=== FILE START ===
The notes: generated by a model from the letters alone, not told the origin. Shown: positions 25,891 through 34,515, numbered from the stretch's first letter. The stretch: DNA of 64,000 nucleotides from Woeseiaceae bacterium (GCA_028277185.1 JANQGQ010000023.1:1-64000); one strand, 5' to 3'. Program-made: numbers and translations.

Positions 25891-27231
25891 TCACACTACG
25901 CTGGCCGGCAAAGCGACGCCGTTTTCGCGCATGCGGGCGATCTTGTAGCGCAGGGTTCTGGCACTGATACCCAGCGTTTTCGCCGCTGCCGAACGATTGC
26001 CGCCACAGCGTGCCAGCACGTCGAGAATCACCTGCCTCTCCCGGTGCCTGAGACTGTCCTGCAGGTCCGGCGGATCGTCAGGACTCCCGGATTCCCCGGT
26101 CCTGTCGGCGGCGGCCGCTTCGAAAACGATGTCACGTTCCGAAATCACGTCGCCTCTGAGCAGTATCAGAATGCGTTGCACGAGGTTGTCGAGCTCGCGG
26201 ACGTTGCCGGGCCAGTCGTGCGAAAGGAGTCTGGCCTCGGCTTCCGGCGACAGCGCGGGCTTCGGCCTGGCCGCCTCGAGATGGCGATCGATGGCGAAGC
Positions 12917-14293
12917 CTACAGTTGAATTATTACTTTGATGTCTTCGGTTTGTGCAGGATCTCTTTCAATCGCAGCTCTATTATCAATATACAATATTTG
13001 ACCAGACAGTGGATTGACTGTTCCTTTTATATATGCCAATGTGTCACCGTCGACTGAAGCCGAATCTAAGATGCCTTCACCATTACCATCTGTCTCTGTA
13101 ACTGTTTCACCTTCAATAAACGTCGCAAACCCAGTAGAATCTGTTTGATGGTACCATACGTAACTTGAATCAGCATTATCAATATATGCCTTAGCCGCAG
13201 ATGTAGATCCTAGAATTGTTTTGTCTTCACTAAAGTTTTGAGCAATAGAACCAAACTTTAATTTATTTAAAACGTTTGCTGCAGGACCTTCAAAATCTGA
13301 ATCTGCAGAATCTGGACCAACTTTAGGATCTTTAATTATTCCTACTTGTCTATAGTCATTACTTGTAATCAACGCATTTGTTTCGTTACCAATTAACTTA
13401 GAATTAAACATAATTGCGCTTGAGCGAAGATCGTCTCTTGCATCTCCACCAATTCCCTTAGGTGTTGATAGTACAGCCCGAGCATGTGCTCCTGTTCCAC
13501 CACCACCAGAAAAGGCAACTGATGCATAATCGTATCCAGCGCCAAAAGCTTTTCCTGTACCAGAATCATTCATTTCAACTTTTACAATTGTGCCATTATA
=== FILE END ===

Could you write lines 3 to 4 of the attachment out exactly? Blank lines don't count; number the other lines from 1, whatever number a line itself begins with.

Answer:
25891 TCACACTACG
25901 CTGGCCGGCAAAGCGACGCCGTTTTCGCGCATGCGGGCGATCTTGTAGCGCAGGGTTCTGGCACTGATACCCAGCGTTTTCGCCGCTGCCGAACGATTGC